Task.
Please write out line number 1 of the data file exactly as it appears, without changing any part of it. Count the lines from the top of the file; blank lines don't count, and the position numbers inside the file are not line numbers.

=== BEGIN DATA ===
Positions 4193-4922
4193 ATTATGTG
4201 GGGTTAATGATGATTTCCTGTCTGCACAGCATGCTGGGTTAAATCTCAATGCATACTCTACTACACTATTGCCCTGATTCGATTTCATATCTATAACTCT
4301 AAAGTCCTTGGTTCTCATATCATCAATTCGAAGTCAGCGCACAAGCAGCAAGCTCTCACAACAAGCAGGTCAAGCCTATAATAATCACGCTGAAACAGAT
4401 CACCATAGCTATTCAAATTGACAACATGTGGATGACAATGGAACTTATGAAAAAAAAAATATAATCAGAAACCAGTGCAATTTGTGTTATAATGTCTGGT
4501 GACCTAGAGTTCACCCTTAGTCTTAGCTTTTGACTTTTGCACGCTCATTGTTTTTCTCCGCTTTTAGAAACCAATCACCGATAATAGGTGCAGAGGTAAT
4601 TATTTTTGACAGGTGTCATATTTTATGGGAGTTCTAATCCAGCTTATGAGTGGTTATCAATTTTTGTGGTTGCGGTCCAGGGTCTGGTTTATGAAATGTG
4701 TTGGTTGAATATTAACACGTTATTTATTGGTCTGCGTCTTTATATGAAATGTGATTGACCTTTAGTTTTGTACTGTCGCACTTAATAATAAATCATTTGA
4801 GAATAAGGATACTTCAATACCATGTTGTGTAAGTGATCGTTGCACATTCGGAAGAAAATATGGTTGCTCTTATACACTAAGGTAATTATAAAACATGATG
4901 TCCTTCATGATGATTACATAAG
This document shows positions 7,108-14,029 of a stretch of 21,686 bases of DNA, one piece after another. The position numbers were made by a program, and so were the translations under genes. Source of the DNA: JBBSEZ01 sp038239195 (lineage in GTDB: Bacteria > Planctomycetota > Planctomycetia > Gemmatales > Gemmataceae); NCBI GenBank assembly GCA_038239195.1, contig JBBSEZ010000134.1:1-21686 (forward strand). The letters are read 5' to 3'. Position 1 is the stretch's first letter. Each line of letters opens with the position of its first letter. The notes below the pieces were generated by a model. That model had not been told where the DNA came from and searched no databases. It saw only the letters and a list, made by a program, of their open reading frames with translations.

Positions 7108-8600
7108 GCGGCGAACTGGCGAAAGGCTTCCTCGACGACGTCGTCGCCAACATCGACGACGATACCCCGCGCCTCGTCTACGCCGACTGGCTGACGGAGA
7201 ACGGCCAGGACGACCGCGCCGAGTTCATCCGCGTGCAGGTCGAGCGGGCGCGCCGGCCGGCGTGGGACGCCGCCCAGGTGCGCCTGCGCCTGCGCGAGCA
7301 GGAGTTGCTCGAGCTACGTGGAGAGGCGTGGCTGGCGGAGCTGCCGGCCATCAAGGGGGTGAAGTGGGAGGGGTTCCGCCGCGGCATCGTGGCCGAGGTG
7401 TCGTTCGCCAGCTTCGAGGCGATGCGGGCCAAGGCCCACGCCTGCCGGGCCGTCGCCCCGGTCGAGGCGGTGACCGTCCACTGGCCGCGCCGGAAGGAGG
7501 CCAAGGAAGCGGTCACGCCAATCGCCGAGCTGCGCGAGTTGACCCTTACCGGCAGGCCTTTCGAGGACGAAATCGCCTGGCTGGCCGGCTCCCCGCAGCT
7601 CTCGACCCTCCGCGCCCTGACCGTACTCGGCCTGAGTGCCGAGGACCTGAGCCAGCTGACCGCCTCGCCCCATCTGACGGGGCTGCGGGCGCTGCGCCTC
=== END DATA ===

Positions 4193-4922